Tuesday, January 15, 2013

Challenges in conducting Agile Assessments

Some challenges that the Agile Center of Excellence could encounter when conducting Agile Assessments, including suggestions to move past the challenges.

1. When teams look at the assessment as an audit, there could be cover-up and manipulation. An Agile CoE can counter this by stressing on the role of the assessor as a Coach and not as an auditor. For his/her part the assessor should work with the team towards implementing the identified Agile areas of improvement so the assessment is a measure of collaborative effort on the part of the assessor-Coach and Agile team.

2. When a single Agile coach has to cater to the assessments of several teams, it spreads the coach too thin. I dont have a golden number which limits the team-coach ratio, but íf there is a situation where one coach has to work with over 4 teams, then the coach could have the Scrum Masters intervene on their behalf. This approach can help mentor Scrum Masters who can mature into coaches. The flip side would be the added delay and loss in transmission through the Scrum Master to the Agile teams.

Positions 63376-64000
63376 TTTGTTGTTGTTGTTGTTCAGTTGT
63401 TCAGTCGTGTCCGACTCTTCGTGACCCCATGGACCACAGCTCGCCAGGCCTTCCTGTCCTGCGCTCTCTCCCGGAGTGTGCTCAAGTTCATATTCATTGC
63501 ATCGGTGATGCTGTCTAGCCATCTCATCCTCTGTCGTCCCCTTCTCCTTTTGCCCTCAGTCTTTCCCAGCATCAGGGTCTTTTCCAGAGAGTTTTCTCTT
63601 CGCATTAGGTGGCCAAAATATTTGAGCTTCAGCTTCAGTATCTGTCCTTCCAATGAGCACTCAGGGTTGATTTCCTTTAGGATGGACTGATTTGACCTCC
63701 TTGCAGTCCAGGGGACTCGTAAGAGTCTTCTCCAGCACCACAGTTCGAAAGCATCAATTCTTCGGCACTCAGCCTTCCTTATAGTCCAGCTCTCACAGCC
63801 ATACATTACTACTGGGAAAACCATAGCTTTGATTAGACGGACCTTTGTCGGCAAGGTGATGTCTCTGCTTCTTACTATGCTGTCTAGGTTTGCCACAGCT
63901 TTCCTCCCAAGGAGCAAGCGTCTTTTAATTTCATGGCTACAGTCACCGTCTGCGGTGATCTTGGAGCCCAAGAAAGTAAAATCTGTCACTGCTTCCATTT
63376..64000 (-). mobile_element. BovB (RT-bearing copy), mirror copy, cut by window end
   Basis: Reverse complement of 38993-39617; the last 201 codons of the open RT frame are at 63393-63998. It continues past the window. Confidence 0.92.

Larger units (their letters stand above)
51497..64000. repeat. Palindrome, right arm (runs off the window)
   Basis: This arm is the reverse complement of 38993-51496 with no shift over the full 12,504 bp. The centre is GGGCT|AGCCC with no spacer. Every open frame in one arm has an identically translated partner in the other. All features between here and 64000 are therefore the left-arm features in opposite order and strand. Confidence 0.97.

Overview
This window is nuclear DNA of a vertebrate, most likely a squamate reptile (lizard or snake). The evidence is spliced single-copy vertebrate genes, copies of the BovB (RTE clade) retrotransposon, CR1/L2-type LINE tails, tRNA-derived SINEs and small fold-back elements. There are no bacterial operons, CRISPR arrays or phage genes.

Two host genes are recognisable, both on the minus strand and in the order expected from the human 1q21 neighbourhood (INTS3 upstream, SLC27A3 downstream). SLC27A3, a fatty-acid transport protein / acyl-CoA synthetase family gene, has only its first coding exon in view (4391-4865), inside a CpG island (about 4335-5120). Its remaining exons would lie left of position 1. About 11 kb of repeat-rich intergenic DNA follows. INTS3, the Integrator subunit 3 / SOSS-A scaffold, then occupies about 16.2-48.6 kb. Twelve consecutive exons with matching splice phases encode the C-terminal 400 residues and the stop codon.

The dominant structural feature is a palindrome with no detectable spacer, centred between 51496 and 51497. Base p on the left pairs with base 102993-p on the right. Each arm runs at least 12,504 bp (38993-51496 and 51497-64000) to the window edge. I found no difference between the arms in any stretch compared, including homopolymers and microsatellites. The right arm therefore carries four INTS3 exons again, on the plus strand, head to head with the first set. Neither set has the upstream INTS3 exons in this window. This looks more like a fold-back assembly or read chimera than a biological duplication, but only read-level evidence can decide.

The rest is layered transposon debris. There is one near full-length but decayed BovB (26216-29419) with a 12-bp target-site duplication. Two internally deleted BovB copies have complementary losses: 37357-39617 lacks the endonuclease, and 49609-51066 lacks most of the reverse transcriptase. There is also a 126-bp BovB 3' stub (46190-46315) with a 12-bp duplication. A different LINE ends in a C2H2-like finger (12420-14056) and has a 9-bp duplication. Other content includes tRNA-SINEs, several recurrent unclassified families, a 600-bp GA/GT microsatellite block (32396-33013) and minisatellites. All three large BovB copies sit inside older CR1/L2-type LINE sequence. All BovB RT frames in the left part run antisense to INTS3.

3. Continuing on handling the coach-team bandwidth challenge and coupled with coach succession challenges, another approach could be to have a team of Agile assessors essentially members of CoE who are Scrum Masters do the assessments. This approach could help ease a single Coach's onus and build assessment abilities in other scrum masters or coaches.
The Assessor-Scrum Masters begin by observing the team in their work environment and ceremonies, followed by an assessment, and concluding with an action plan as agreed with the Scrum Master of the team being assessed.
The Assessor-Coach should stay with the team for at least 3 to 5 assessments so that they get an opportunity to implement Agile ideas and report to the CoE about the plans ahead for each team so that the expectations from the organization are met.

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